David Marler

David Marler

Queensland reporter at No Fibs
David is a full time Queensland carer for his son and in quiet times contributes to NoFibs.
David Marler

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David Marler
Out in Western Queensland a handshake is a done deal.

An Abbott handshake was not enough to bring optical fibre to the bush.
The Qld Weekly - No Fibs

In May 2015, the then Prime Minister Tony Abbott toured the shires of Barcoo and Diamantina in Western Queensland and inadvertently committed the Federal Government to a $16 million fibre optic project. It was sealed through a handshake with Diamantina Mayor Geoff Morton and Barcoo Mayor Julie Groves. Also present were local Federal Liberal National Party member for Maranoa Bruce Scott and LNP Deputy Prime Minister Warren Truss.

Despite the severity of the drought, Diamantina and Barcoo mayors Geoff Morton and Julie Groves were able to take home news of the promise of optic fibre for their communities after meeting with Prime Minister Tony Abbott and deputy PM Warren Truss in Longreach on Saturday.

Queensland Country Life reporter, Sally Cripps wrote, “Despite the severity of the drought, Diamantina and Barcoo mayors Geoff Morton and Julie Groves were able to take home news of the promise of optic fibre for their communities after meeting with Prime Minister Tony Abbott and deputy PM Warren Truss in Longreach on Saturday.”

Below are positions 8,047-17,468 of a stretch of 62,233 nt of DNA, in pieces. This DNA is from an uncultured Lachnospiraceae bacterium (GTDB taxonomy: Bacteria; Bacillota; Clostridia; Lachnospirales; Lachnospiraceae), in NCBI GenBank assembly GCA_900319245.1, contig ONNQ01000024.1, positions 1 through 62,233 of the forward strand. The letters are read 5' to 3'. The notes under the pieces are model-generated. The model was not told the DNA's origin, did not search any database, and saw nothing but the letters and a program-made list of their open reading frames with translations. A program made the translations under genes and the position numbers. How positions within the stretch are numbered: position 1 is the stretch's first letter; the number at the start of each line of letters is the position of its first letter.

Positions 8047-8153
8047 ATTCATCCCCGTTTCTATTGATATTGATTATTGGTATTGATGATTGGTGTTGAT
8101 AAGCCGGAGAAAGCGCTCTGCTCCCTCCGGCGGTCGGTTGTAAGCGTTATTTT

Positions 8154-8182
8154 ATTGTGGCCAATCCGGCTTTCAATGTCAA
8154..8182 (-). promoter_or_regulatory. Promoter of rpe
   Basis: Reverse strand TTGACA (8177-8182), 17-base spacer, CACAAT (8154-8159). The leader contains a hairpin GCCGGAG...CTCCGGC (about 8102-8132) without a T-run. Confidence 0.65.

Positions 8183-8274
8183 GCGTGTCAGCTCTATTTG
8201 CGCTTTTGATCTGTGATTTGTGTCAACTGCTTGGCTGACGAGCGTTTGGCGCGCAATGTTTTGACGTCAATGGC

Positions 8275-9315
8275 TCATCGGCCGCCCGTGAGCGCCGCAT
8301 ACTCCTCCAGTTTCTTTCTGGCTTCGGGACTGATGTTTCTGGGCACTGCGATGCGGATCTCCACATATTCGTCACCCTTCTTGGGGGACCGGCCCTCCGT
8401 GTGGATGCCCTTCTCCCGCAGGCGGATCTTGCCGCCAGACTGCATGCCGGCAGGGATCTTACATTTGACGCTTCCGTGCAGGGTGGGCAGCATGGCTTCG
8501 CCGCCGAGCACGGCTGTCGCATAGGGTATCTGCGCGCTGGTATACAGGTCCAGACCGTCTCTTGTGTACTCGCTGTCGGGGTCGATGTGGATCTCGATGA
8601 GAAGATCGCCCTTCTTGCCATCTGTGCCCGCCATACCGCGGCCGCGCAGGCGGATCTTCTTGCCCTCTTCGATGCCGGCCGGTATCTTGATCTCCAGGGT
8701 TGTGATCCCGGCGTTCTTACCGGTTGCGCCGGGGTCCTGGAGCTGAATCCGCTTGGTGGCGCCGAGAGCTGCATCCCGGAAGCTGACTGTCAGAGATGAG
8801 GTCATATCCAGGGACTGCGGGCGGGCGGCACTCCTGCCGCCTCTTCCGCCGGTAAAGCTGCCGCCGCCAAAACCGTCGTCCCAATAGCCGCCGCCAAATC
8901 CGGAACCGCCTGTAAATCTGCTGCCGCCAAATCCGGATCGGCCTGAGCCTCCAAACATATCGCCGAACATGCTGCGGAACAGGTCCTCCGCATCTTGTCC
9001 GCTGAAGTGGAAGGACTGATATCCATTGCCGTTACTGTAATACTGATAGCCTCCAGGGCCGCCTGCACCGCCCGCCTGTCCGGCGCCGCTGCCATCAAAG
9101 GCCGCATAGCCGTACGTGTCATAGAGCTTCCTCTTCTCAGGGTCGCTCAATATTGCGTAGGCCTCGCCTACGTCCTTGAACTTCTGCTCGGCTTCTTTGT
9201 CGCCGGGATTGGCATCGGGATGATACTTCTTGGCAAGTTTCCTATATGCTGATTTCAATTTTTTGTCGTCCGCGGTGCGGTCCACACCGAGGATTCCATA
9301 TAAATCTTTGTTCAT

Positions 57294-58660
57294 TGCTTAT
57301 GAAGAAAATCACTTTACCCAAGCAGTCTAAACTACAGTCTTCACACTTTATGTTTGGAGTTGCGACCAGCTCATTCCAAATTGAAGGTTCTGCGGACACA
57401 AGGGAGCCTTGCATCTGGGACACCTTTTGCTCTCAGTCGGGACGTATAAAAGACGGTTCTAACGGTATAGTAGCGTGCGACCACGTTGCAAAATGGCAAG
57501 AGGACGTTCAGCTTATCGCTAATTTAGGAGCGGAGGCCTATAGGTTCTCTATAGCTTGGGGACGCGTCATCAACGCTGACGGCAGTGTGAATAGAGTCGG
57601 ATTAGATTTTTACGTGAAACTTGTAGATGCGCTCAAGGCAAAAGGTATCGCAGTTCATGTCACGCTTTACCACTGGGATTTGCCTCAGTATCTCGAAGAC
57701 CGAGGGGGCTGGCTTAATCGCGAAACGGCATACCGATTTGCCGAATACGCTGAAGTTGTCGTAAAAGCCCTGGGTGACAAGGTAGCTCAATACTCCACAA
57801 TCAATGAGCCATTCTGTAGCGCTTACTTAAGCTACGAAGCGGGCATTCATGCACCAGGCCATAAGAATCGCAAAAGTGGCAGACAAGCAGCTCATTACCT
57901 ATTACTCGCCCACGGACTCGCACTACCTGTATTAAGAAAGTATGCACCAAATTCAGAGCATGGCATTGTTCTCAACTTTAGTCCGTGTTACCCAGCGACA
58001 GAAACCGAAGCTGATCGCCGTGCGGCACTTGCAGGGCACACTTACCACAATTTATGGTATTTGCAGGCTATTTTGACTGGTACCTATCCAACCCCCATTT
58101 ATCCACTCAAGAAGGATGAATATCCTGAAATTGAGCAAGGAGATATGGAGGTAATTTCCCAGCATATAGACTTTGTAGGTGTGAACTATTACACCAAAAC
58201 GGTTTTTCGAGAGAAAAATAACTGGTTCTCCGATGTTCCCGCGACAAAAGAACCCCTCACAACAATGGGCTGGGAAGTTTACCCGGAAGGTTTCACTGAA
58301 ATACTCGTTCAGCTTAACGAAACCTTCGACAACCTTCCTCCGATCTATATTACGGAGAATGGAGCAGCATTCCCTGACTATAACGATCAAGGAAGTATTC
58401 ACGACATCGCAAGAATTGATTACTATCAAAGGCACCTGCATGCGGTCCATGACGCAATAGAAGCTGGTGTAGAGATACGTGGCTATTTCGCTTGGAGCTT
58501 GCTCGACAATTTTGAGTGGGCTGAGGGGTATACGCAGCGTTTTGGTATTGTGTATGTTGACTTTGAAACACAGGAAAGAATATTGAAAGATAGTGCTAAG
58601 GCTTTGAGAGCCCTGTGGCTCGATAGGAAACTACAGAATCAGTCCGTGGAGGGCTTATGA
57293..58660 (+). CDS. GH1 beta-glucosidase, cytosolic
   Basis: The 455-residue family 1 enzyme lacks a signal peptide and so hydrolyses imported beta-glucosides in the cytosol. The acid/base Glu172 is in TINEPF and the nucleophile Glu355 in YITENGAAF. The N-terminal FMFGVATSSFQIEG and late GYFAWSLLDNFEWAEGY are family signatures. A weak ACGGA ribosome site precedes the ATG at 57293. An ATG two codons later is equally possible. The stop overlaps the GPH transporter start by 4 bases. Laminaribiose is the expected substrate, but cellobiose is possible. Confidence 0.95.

Now, in that part of Queensland a handshake is considered as good as a signature on a contract. Both mayors had been campaigning for an upgrade to the region’s ailing telecommunications network for ten years.

According to Queensland Country Life reporter Sally Cripps, after locals had detailed their problems, “Mr Abbott suggested altering the funding basis from the federal government paying for half of the project to an arrangement where it would pay for a third of the cost.”

“Under the handshake deal the two shires will be required to increase their financial contribution from $1.5m to $2m each,” the paper reported.

To put this in perspective, without any representative of the newly elected Queensland Palaszczuk Government present, Abbott had just re-negotiated a three-way funding split between local, state and federal governments. It meant the Federal commitment would fall from $8.5 million to $7 million.  At the time, the Newman Government had allocated $5.25 million through its ‘Royalties for the Regions’ program but ultimately this amount would not be enough.